Former Marine and staff sergeant, Charlie Linville, is in Nepal, about to make his way to Tibet for his second attempt at climbing Mount Everest. Linville’s first attempt took place in April of last year; he was located at the base camp of Mt. Everest at 17,595 feet when the climb was canceled due to the avalanche that tragically killed 16 Sherpa guides.
Former Marines’s 2nd Attempt At The Climb
In 2011, Charlie Linville, explosive expert, was injured by an IED blast in Afghanistan during Operation Enduring Freedom. While attempting to investigate the blast injuries of a colleague, Linville was hit by another IED and lost two fingers. He later had to have the lower portion of his leg amputated.
Linville, born in Boise, Idaho, is a 29-year-old husband and the father of two little girls. Referred to as “outgoing” and “unselfish,” Linville loves outdoor activities and enjoys golf and skiing. He was nominated for the National Fatherhood Award in 2013 and since his retirement from the Marines, he has been an active member of The Heroes Project, a non-profit organization that helps wounded soldiers.
Climbing with Special Equipment
Linville will be climbing the highest peak of the world (29,035 feet), with an 8-member group from The Heroes Project, along with the founder, Tim Medvetz. This time, he will begin at the Tibetan side of the mountain, rather than the Nepali side, which was his starting point during his initial attempt in 2014. To complete the journey, he will be using a specially designed foot made of metal that is outfitted with a climbing boot, as well as another one that has crampons, spike-like protrusions for climbing on ice and snow.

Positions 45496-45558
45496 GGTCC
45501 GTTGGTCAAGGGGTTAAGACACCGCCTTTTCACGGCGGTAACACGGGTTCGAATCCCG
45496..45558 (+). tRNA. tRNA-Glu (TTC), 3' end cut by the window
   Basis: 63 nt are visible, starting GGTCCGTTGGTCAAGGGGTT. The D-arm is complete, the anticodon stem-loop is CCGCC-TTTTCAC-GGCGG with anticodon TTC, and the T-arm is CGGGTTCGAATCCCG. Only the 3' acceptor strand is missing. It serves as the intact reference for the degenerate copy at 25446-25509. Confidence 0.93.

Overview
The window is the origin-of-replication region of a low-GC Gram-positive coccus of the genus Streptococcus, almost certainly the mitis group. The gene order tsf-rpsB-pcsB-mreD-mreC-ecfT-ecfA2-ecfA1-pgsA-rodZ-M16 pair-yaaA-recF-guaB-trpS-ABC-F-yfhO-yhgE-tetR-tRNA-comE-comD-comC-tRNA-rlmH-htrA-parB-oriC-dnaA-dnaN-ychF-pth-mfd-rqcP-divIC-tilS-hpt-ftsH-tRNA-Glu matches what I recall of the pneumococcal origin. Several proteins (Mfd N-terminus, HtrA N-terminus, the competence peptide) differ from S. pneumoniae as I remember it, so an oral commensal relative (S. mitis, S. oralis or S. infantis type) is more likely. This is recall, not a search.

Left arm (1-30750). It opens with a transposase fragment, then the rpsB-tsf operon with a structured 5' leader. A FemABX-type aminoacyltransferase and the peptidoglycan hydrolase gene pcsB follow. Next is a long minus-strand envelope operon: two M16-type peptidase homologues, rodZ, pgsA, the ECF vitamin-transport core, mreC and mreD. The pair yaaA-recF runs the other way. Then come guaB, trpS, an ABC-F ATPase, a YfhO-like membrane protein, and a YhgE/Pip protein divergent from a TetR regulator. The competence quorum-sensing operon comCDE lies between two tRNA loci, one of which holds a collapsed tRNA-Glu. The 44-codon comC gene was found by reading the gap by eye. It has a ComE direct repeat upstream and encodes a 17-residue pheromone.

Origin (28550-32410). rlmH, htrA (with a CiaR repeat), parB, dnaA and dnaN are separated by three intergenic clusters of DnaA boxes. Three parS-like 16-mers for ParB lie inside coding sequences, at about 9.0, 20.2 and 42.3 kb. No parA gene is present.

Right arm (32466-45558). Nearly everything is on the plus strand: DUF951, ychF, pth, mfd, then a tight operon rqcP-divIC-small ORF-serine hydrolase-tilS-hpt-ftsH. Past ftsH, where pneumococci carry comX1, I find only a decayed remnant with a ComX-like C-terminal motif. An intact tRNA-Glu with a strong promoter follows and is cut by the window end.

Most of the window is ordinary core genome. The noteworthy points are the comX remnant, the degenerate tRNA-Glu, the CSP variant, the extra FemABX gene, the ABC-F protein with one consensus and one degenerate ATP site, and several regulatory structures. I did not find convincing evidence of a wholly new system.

Charlie Linville’s Can-Do-Attitude
Charlie Linville hasn’t let his disability slow him down. In fact, he participated in a triathlon just three months after losing his leg. Working with The Heroes Project, he has also climbed other peaks and continues pursuing his love of golf and skiing.
The former marine states that bringing attention to The Heroes Project is only part of his reason for climbing Mount Everest. His main reason, he says, is to show other war veterans that anything is possible for them. It is just a matter of mindset and determination; with the right attitude, they can accomplish anything they set their minds to, despite war injuries.
Summiting a mountain is no easy feat, even for a former marine. It requires extreme dedication and determination, as depicted in this film: